Giving thanks, gratefulness and gratitude are all different ways of describing a practice that’s come back into fashion in recent years, and for good reason. Practicing gratitude is one of the best ways to keep your spirits high in tough times, as well as to stay grounded when life is good. It is a stressful time for most people right now, so it’s as good a time as any to practice gratitude. With these 19 simple methods, you can get an idea of what it means to practice gratitude and learn how to get started.
3 Ways Gratitude Benefits Our Brains
First, let’s examine why we should be practicing gratitude. Gratitude provides some significant benefits for our brains:
- It can help relieve stress and pain.
Practicing gratitude can help relieve stress and pain by training the brain to be optimistic. When we’re optimists, we tend to focus on what’s good about our situation rather than on what’s bad. This shift in focus is often enough to take some of the burden off our shoulders.
- It can improve our health over time.
Stress is harmful to our health. Not only does gratitude relieve stress, it can also help us sleep better. This study found that positive thinking before bed led to notable increases in sleep quality.
- It can help those who deal with depression.
Being thankful can’t cure depression, but practicing gratitude is an effective grounding technique to help combat negative thought patterns like those associated with depression and anxiety. Since practicing gratitude is essentially casual meditation, its calming and refocusing effects can really help when you’re struggling with depression.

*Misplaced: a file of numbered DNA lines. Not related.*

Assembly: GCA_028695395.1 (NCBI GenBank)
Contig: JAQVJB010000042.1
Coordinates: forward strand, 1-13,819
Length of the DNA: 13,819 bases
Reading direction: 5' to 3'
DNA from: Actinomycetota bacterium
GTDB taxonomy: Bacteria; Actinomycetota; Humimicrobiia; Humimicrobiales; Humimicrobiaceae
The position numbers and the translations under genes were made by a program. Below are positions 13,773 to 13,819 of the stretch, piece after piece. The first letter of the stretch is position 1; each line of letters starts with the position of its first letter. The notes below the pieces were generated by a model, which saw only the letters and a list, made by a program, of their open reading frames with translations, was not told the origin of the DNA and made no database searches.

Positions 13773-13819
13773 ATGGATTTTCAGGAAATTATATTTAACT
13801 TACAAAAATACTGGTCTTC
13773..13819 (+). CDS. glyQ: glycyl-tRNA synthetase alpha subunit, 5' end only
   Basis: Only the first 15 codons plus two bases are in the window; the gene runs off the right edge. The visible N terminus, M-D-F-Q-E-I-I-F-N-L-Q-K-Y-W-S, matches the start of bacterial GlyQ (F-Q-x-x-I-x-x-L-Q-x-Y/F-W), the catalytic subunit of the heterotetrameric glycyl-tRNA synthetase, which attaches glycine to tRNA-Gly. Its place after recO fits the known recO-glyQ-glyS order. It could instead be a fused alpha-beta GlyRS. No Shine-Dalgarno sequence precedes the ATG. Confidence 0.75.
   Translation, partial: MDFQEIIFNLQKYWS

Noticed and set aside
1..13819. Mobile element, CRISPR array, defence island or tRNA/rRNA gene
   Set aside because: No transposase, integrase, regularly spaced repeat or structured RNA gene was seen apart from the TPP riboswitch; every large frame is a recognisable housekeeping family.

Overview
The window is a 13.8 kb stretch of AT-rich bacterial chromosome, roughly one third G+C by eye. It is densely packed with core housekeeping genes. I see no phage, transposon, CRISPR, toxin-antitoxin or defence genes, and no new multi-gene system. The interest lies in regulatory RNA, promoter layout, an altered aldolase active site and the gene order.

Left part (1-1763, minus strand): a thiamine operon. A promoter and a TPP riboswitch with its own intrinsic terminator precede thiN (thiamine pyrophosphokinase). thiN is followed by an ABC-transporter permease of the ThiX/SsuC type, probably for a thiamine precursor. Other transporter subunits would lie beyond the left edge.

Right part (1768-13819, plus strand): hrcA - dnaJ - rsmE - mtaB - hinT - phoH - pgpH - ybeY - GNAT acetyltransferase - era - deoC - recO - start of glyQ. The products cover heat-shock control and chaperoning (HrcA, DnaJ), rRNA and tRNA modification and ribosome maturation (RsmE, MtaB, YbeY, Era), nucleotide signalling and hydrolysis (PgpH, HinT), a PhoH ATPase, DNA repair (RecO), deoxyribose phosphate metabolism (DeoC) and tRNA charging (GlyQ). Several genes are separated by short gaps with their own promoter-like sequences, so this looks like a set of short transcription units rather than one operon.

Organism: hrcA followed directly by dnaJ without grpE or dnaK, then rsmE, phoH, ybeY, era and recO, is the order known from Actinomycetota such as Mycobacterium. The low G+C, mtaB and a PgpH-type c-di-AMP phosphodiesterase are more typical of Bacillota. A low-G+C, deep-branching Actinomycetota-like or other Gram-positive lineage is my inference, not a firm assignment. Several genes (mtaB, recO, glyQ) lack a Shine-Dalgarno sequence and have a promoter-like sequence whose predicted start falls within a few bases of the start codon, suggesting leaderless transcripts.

4 Ways to Train Your Brain to Practice More Gratitude
It can be difficult to remember to practice gratitude sometimes, especially when you’re just starting out. But did you know that you can actually train yourself to practice gratitude? The more you practice gratitude, the more you remember to do it. Here are four methods to train your brain to practice more gratitude:
- Take time to notice what’s around you.
This is actually a grounding method. We often get stuck looking forward or back and forget to take in the present. Taking time to notice what’s around you will help your mind slow down and allow you to enjoy more of your daily life by just being present in it. After doing this a few times, it will start to come naturally.
- Practice gratitude for the little things.
It’s rare that we encounter a big event or moment in our day-to-day lives. Rather than wait for those times to be grateful, acknowledge the little things in your life, too. When you consider how grateful you are for, for example, indoor plumbing, you will start to remember to practice gratitude every time you turn on the tap. That’s a lot of opportunities to practice in a day, and it adds up.
- Share your gratitude for your loved ones.
Sometimes we don’t think to express our gratitude for our loved ones, though we may feel it inside ourselves. Thanking the people who support you most is a powerful way to strengthen your connections with them. Plus, it feels good to make others feel good.
- Spread gratitude via your social media platforms.
Why stop being grateful when you go online? A great deal of our lives nowadays are virtual, especially our social lives. Carry your gratitude with you when you login to social media. Be thankful for the people who post cute animal pictures or write things that make you smile. This way you’re continuing your gratitude practice and resisting negativity that can often come from social media.
15 Tips for Practicing Gratitude
In addition to the four brain training methods above, here are 15 more activities to do to help you practice gratitude:
- Keep a daily gratitude journal.
If it helps you to write things down, consider keeping a daily gratitude journal. Journaling is a great way to make time for yourself while having something to focus on rather than just thinking. You can make lists about what you’re grateful for each day, draw something you’re thankful for or maybe write a letter to yourself or others.
- Tell someone you love them and how much you appreciate them.
This tip is pretty self-explanatory. Rather than just thinking about how you’re grateful for someone in your life, tell them. Expressing gratitude spreads your positivity to others.
- Notice the beauty in nature each day.